Writing and Resistance

Spring
Spring 2017
Olympia
Olympia
Daytime
Day
Sophomore-Senior
Sophomore–Senior
Class Size: 50
16
Credits per quarter

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How do writers respond to political crises? How might we cross pollinate personal and political writing, and to what effect? And what roles do imagination and hope play in galvanizing social action? During this ten week writing workshop, students will read broadly, engage in self-directed research, and explore the permeable boundaries between journalism, activism, and creative writing.

Program readings span (and sometimes combine) fiction, poetry, nonfiction, and performance writing to examine past and present creative strategies for writing and resistance. We will consider the role of literature in a variety cultural contexts, from historical resistance to fascism in Europe to present-day writing about the U.S. criminal justice system. Throughout these investigations, we will track shifting frames of gender, class, and racialization, considering how the literature in question mediates difference and affinity, empathy and anger, individual experience and collective aims. Through critical and creative investigation of these texts, we will examine literature’s potential for bringing unimaginable processes to a human scale.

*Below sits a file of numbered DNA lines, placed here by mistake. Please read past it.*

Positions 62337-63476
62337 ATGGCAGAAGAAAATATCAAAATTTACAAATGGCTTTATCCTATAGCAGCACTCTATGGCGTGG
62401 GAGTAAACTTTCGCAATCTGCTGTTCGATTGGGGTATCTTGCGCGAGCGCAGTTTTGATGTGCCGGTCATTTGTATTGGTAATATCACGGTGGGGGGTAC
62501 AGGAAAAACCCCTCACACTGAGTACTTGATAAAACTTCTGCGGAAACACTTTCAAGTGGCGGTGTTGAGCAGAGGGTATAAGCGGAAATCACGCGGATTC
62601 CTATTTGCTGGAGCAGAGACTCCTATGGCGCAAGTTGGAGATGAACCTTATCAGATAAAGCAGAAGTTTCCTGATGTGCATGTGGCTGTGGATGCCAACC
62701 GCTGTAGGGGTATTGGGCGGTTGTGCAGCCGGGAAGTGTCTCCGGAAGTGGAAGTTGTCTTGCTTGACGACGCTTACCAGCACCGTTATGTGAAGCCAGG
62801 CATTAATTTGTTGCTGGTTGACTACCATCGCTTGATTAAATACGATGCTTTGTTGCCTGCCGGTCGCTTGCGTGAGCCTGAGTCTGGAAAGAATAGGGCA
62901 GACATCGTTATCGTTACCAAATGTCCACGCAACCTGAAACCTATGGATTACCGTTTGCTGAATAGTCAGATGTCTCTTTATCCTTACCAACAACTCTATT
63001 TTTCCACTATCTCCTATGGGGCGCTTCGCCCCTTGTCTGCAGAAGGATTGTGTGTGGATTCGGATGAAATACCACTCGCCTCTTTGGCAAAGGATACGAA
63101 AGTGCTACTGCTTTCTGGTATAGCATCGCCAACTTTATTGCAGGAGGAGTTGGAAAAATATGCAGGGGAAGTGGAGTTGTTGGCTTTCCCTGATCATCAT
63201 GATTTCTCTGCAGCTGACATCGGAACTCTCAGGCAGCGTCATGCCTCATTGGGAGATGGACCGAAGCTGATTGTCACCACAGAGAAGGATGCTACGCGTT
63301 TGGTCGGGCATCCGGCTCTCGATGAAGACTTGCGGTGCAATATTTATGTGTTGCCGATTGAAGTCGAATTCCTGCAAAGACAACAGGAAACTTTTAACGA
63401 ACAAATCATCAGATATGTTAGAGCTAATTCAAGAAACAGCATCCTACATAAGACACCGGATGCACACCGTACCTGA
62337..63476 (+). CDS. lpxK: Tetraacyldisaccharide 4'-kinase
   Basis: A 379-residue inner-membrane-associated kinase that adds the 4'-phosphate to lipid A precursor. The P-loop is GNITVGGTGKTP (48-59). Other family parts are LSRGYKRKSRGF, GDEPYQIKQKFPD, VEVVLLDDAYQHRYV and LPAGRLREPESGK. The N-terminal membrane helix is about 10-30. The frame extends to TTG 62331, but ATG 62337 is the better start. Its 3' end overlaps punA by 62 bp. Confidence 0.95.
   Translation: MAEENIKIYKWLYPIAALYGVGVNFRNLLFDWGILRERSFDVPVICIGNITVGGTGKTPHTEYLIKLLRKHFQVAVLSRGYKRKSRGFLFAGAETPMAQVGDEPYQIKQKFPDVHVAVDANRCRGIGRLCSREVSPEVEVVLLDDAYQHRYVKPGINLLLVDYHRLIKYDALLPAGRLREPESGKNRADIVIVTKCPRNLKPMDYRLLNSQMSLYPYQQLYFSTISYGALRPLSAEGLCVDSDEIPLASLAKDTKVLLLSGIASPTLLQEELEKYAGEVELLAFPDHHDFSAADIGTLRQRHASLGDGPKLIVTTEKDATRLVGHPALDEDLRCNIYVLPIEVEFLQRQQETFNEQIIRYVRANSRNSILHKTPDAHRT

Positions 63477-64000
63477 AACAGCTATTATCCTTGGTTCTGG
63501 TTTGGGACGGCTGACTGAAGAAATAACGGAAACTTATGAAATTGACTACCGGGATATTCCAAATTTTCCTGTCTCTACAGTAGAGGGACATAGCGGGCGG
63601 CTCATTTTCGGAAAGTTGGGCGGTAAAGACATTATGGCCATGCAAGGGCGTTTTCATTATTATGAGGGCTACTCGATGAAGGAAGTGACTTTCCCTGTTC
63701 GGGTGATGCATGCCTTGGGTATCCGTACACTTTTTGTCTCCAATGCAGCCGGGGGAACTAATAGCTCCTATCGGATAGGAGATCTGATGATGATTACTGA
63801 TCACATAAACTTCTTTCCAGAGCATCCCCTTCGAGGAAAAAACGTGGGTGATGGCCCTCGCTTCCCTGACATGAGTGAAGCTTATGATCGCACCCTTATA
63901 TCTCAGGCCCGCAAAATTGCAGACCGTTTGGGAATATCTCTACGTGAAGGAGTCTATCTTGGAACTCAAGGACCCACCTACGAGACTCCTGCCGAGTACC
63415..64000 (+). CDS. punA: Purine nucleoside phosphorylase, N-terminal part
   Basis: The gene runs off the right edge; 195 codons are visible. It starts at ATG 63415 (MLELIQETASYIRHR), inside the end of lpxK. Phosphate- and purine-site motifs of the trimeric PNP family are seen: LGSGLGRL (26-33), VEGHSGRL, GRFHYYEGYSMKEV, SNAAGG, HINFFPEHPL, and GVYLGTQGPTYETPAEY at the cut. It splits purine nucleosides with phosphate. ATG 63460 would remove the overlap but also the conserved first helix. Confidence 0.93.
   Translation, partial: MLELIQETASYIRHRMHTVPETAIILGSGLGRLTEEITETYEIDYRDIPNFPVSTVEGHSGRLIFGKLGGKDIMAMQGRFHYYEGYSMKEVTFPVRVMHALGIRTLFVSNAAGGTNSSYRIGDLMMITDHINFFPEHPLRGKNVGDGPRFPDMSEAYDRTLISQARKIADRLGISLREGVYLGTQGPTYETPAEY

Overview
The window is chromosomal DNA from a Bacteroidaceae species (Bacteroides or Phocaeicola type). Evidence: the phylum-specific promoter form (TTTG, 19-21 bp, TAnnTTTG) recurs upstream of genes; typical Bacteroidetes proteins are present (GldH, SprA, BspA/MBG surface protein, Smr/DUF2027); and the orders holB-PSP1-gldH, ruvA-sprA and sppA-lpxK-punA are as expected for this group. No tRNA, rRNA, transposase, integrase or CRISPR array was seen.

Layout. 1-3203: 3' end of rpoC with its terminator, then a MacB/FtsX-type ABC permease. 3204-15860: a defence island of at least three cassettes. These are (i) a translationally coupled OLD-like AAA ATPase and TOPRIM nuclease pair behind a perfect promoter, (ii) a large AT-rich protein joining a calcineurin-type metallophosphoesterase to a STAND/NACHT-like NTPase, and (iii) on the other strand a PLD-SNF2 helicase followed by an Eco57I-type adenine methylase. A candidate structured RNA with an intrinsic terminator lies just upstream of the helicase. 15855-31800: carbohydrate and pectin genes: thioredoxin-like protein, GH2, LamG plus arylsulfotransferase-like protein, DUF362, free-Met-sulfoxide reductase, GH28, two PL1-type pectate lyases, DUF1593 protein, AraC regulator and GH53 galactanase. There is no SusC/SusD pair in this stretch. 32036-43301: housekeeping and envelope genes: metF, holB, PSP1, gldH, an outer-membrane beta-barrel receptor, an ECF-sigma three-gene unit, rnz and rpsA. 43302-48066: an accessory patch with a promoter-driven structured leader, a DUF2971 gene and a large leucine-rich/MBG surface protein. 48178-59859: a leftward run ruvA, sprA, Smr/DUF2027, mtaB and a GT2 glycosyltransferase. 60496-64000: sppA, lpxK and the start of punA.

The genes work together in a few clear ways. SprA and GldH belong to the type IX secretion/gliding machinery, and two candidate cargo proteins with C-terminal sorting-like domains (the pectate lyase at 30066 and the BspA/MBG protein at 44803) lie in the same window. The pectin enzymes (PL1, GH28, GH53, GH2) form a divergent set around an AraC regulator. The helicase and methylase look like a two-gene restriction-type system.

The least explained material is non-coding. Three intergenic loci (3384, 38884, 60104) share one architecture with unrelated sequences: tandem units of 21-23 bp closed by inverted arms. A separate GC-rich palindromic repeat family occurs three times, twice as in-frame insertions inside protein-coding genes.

In class, dynamic writing exercises will broaden our range of tactics for engaging the blank page and the political arena. We will occasionally incorporate simple movement practices to get into the writing zone. Our readings will include the following books, supplemented by short readings: The Great Derangement by Amitav Ghosh (97802263230390), Angels with Dirty Faces by Walidah Imarisha (9781849351744), and The Revisionist by Miranda Mellis (9780977072378). As a culminating project, students will undertake a creative research and writing project around an issue of their choosing. To build community and deepen our writing practices, the program will take a three-night writing retreat to Ft. Worden in Port Townsend. This program is a good option for students who have had some previous course experience with creative writing, creative non-fiction, or literary criticism.

This offering will prepare you for careers and advanced study in:

creative writing, literature, and cultural studies.

16

Credits per quarter

Online learning:
  • Enhanced Online Learning - This offering requires access to web-based tools, but use of these tools does not displace any face-to-face instruction.
Fees:

$285 for an overnight field trip and a reader from the Copy Center.

Website:
Sophomore-Senior
Class Standing: Sophomore–Senior
Class Size: 50
Daytime

Scheduled for: Day

Advertised schedule:

First class meeting: Tuesday, April 4 at 10am (Com 323)

Located in: Olympia

DateRevision
2017-03-30Fee increased (from $265 to $285).
2017-02-27Fee added ($265).